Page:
Mike Lewis writes:
What I and many other Catholics recognized in Pope Francis was how he put the principles of our faith—the Gospel of Jesus Christ—into action. This was reinforced by his words. In his homilies, addresses and interviews, he constantly admonished us to understand that without humility, repentance, conversion, transformation and a heart filled with tenderness and hope, our faith was hollow and self-referential.
It was also clear to me that Pope Francis’ vision for the faith is precisely the cure for the embattled, embittered and polarized church in the United States.
Unfortunately, not everyone in the U.S. church agrees.
Since the early days of this papacy, there has been a growing and concentrated effort to undercut Pope Francis’ message….
The opposition to Francis—bolstered by the publication of a document signed by four cardinals who insinuated that “Amoris Laetitia” violated immutable Catholic doctrines on marriage, adultery and objective truth—has become relentless. Well-known Catholic apologists who openly encourage opposition to Pope Francis and the bishops—including extreme voices like Michael Voris of Church Militant and the popular YouTube commentator Taylor Marshall—have wildly popular multimedia platforms and go largely unchallenged by church leaders.
This is not simply a social media phenomenon. Many Catholics across the country hear figures like Archbishop Carlo Maria Viganò—the former Vatican nuncio to the United States who has repeatedly attacked Francis after calling for the pope to resign in 2018—praised from the pulpit. Articles disparaging the pope are shared among groups of Catholics and posted on parish websites. I have several friends who belong to Catholic book clubs where members will refuse to read anything by Pope Francis.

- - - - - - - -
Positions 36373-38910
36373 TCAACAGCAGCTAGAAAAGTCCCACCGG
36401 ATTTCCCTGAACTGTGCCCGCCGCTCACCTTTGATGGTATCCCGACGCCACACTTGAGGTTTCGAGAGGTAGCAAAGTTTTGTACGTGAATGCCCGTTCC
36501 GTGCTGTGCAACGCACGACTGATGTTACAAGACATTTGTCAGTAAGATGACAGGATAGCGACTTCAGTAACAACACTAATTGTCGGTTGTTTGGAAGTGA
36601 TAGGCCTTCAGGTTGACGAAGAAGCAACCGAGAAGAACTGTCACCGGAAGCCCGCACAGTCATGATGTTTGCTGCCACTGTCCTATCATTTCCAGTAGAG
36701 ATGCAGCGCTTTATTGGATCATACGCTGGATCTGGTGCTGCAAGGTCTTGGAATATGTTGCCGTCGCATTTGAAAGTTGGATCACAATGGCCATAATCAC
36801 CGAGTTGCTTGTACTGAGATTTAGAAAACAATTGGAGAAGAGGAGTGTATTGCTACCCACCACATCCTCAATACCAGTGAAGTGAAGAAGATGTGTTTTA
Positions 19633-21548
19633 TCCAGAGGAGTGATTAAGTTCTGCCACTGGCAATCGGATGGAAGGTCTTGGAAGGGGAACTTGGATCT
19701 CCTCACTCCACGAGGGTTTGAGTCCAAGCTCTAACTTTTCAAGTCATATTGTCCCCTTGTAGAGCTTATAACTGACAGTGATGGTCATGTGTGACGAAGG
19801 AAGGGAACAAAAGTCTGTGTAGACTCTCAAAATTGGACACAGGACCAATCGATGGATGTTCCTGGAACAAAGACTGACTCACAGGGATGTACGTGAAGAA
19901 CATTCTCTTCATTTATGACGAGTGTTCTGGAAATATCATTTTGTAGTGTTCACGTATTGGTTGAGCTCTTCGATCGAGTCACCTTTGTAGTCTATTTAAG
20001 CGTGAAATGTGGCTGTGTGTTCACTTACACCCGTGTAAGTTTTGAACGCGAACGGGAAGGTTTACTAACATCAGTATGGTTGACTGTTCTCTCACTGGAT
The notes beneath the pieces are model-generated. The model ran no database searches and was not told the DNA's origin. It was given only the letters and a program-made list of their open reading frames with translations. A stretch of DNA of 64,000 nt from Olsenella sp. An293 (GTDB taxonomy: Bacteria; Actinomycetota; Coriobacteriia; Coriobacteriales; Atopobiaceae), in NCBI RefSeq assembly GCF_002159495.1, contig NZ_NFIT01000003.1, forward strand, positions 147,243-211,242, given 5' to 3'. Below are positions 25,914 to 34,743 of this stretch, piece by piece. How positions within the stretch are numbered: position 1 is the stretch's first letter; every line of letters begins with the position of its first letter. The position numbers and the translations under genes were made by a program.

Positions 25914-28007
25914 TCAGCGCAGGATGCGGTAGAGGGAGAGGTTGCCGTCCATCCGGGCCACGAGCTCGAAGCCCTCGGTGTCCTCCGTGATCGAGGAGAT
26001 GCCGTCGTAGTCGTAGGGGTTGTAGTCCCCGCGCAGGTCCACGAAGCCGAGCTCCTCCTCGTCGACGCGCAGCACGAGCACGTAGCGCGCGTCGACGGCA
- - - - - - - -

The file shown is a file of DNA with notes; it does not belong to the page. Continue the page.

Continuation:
Since I began writing and speaking publicly about this phenomenon, I have heard from hundreds of Catholics who have seen their families and communities divided over Pope Francis. In some parishes—and even some diocesan seminaries—negativity toward Francis has become so commonplace that those who support him feel compelled to keep their views to themselves. One priest told me that several seminarians referred to their seminaries as “Francis-free zones.”
Francis’ less reactionary critics have done little to stem the rise of their much more vicious counterparts. Nor has this story received significant public attention from U.S. bishops or Catholics who support the pope. Quite often, they will actively discourage others from speaking out publicly against these reactionary leaders, arguing that to do so would give them the attention they crave. But as we have witnessed in the United States and international politics, the “establishment” can no longer afford to ignore these powerful populist movements.